EUR/USD Now Eyeing 1.0860 Threshold as Eurozone Breakup Risk Threatens to Scupper ECB Timetable

-EUR/USD touches intraday low of 1.1515 breakup fears renew.

-Italy headed back to polls, uncertainty threatens ECB timetable.

-Strategists warn of possible 25% loss and are eyeing 1.0860 level.

© Goroden Kkoff, Adobe Stock

The Euro-to-Dollar rate extended losses Tuesday as fears over the Euro's survival ratcheted higher in response to the latest developments in Italian politics which, according to strategists, now threaten to push the single currency back to levels not seen since the French presidential election of April 2017.

Italy's two largest political parties, M5S and League, are this week calling for another election after President Sergio Mattarella vetoed their preferred candidate, Paolo Savona, for the position of economy minister citing the likely signal it will have sent to markets about the new government's intentions.

Savona has a history of criticising the Euro and has in the past advocated that Italy abandon the single currency on a number of occassions.

Above: Euro-to-Dollar rate shown at daily intervals.

The nomination and subsequent veto led members of the former ruling Democratic Party, which suffered a punishing defeat at the hands of M5S and League in the March election, to claim the would-be coalition government was planning an exit from the Euro all along.

It also drew angry remarks from Germany's European budget commissioner Günther Oettinger, who is reported to have said "the markets will teach Italians to vote". This prompted a stern rebuke from Italy's foreign affairs ministry

"President Mattarella has called on Carlo Cottarelli to form an interim administration. His chances of succeeding are slim and elections are likely in September. Which leaves us 3-4 months of uncertainty ahead of a vote that may be seen as a referendum on Euro-membership," says Kit Juckes, chief foreign exchange strategist at Societe Generale.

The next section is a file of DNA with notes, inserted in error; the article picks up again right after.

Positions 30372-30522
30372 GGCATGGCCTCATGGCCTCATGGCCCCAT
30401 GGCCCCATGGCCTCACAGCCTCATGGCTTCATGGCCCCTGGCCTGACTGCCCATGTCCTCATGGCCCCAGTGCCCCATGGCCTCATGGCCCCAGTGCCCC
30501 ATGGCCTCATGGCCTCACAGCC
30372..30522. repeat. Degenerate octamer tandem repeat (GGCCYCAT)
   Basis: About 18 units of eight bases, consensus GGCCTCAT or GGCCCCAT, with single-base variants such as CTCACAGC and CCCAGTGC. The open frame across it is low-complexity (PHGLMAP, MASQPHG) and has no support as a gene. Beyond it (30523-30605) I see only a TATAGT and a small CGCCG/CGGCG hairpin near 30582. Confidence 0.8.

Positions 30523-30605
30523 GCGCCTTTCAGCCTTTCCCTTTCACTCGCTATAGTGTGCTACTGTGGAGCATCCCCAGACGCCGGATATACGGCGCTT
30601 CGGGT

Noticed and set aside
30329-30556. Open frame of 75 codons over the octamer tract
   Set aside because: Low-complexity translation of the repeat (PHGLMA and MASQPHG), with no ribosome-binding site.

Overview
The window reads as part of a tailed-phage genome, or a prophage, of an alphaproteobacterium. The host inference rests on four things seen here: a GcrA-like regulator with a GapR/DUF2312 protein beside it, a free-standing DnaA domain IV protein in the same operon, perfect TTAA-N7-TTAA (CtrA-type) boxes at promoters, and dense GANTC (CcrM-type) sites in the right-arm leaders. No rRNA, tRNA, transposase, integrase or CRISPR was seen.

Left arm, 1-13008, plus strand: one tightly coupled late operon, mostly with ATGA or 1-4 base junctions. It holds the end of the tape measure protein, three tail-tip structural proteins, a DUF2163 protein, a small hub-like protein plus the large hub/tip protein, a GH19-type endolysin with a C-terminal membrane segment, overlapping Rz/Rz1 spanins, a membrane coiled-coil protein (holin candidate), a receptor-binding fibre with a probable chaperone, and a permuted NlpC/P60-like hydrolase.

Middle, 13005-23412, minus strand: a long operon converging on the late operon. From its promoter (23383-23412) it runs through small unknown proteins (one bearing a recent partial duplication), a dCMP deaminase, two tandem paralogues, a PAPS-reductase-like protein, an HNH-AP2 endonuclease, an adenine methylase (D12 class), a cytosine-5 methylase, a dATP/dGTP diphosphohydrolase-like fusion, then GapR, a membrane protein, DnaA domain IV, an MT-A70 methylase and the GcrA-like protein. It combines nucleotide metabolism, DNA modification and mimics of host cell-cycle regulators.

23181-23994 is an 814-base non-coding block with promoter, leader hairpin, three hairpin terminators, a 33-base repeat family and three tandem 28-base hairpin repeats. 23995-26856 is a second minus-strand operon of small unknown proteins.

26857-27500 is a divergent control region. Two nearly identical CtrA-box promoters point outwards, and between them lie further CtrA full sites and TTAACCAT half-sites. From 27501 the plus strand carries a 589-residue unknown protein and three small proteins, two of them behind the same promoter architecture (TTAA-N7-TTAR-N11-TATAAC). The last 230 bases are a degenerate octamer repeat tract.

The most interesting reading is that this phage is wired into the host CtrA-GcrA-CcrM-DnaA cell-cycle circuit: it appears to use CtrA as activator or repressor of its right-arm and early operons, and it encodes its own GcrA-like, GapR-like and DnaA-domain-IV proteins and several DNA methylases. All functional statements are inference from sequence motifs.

The upshot of recent events in Italian politics is that markets are betting on another election taking place within months and with Italy's president having all but elbowed aside the victors in the March election, before nominating a former International Monetary Fund official as interim Prime Minister, it is not yet clear on whose side public opinion will fall.

What is clear however, is the Euro now faces several months with an Italy-sized sword of Damocles hanging over its head, which might now also have implications for the European Central Bank and its monetary policy. 

"The threat of further rating downgrades hangs over the BTP market (and is largely priced-in), and the ECB's plans for providing forward guidance on policy normalisation are up in the air. Which means that the risk of EUR/USD reaching 1.10 by the end of the summer is significantly higher than the possibility of a recovery to 1.20," Juckes adds. 

Above: Euro-to-Dollar rate shown at weekly intervals.

Markets had been looking to the September month for an ECB announcement that it will shutter its quantitative easing bond buying programme before the end of 2018, paving the way for a possible interest rate rise some time in 2019.

This had been the foundation stone of the Euro's 17% rally between April 2017 and April 2018. But a resurgence of so called Eurozone breakup has not only contributed to a 6.5% fall in the EUR/USD rate during the last eight weeks alone, it also now looks to have placed a question mark over the ECB policy outlook. 

Juckes notes that both the 2010 and 2011-2012 Eurozone crises took the Euro-to-Dollar rate down by 20% and 25% before the currency eventually recovered its losses, before suggesting the single currency could see a similar correction this summer. 

"EUR/USD 1.1550 is the next key psychological level but I can't see it holding. 1.0860, the springboard from which the euro rallied after the French election, should hold," Juckes concludes.

The Euro-to-Dollar rate was quoted 0.65% lower at 1.1550 during noon trading in London Tuesday. It is now down -3.69% for the year to date after having reversed what was once a 4% gain.

Most currency analysts had forecast the exchange rate would close the 2018 year around 1.28, although these forecasts are also  now in doubt. 

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